It’s one thing to manage a property. It’s another to make it hum. And making it green? That’s what industry pros call ‘the extra mile.’ Which is the goal for Cassidy Turley’s Sustainability Services team. Founded in 2008 in the midst of the economic downturn, Washington, DC-based Cassidy Turley is a commercial real estate services firm with more than 455 million square feet under management and more than 3,700 professionals. The Cassidy Turley Sustainability Services team has certified more than 8.5 million square feet of LEED projects and currently is working on an additional 3 million square feet of projects for clients across the United States. We spoke with Nicole Snarski, sustainability project manager for Cassidy Turley, to learn more about how the company turns green initiatives to smarter savings.
gb&d: Let’s say a client approaches you for sustainability services. What’s the first step you take in determining and launching your sustainability projects?
Nicole Snarski: Sustainability is an incredibly broad topic. Some companies are focusing on energy efficiency, others on water savings, and some on reducing the strain on our landfills. The initial step is to determine what the client wants as an end result of the sustainability initiative. We have some clients that have sustainability woven into the corporate missions, and therefore, they have higher requirements, expectations, and—often—higher budgets. For example, a green roof has many benefits, but not all clients have it in their budget to install a green roof. The same goes for LEED Platinum certification. This can be a higher cost, but worth the investment depending on the client’s overall sustainability goals, mission, and focus. Other clients find more value in more focused projects such as energy savings, and they direct their efforts and resources into reducing the building’s overall energy consumption, rather than the LEED certifications.
gb&d: If a client has a larger budget, and they want to pursue some level of LEED certification, how does Cassidy Turley respond?
Snarski: If a client is looking for a LEED certification, the first thing that we suggest is conducting a feasibility study. This study will yield an overview of where the asset stands with regard to the LEED rating system. It provides an overall roadmap for the project and the steps to move forward. Before launching a project, it is important to know how a building is performing, with regard to sustainability, and where the starting point is.
gb&d: Is there ever a time Cassidy Turley has found when it’s not worth it to make a property more sustainable?
Snarski: There is never a time when it’s “not worth it” to make a property more sustainable. However, there are certain sustainability projects that might not be the best approach for a particular property at a given time. For example, a building requires an Energy Star score of 69 to pursue a LEED-EB certification. If a building has an Energy Star score that is extremely low, the benefits of the LEED certification may not outweigh the cost of the energy improvements. Therefore, it might not be the best strategy for that owner to pursue a LEED certification at that time. However, other sustainability initiatives can be implemented for the building while focusing on bringing energy performance up to the LEED required minimum through upgrades, retrofits, commissioning, tenant education, and so forth.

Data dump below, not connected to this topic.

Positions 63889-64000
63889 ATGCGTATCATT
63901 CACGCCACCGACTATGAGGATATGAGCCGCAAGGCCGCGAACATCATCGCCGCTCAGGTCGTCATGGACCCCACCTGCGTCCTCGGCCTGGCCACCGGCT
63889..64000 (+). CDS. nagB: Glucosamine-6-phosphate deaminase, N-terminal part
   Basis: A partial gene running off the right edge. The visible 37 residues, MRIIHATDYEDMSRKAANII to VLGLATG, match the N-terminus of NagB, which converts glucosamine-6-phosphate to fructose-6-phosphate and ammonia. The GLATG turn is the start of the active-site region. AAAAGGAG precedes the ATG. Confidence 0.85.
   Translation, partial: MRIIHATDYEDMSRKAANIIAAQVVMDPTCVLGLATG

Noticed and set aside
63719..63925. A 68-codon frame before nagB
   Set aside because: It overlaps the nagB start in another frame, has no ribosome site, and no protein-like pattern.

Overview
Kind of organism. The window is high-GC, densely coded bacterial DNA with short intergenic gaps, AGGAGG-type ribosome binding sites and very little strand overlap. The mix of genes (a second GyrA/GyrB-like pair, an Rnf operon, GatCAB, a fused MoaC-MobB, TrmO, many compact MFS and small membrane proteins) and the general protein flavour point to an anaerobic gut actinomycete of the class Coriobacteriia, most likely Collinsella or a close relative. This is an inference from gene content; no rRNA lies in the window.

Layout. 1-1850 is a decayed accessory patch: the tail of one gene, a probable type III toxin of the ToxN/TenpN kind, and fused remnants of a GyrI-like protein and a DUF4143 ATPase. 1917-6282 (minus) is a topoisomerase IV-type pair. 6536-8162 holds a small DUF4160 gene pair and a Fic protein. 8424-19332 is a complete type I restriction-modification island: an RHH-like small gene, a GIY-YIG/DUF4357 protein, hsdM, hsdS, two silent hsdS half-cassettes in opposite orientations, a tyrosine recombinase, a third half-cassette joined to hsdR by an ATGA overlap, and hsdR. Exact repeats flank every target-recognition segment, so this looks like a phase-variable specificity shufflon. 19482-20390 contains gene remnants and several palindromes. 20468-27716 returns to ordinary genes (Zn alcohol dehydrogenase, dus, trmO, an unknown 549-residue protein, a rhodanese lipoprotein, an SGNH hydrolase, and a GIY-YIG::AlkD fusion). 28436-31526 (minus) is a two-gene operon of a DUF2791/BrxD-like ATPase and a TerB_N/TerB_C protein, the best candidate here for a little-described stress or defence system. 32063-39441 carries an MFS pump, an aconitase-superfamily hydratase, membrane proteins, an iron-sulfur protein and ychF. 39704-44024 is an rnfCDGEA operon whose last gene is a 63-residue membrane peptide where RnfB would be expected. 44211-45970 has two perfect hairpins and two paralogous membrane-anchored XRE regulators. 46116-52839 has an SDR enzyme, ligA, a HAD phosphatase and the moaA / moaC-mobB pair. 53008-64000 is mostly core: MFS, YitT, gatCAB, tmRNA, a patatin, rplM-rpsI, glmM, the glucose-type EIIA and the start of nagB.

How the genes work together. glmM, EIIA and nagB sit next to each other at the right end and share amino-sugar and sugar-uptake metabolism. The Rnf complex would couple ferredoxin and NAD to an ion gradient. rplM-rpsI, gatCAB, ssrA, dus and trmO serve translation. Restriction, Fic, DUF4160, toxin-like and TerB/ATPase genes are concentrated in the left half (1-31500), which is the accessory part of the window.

gb&d: What are some of these alternate sustainability initiatives?
Snarski: There is the Powerful Ideas Campaign: colorful, clever posters display sustainability tips that are easy to implement as an individual or a tenant. In our Green Bucks program, building managers and engineers distribute “coupons” to people they see doing things that save energy (consistently turning off monitors/computers, switching lights off when they leave their offices, etc.). For example, in one building, these coupons can be used as “cash” in the deli within the building. We also can distribute a regular tenant sustainability newsletter with building sustainability updates, reminders, and tips to engage and encourage sustainability throughout tenant offices. There are also ways to incorporate sustainability into tenant events by serving locally grown or manufactured products or raffling off prizes related to sustainability.
gb&d: Can the ‘success’ of a sustainability program be quantified?
Snarski: The success of these programs does not have an explicit performance metric associated; however we strive to touch as many different people as possible. We want to educate our tenants on how to be more sustainable by making them aware of simple ideas that they can incorporate into their day-to-day activities. For example, with our Green Bucks program, we strive to keep energy efficiency and sustainability on the tenants’ minds throughout the day. The Powerful Ideas Campaigns are another way to share ideas with a broad audience. Many of the posters are displayed at parking garage entrances, on display boards outside a building entrance, or in a building lobby.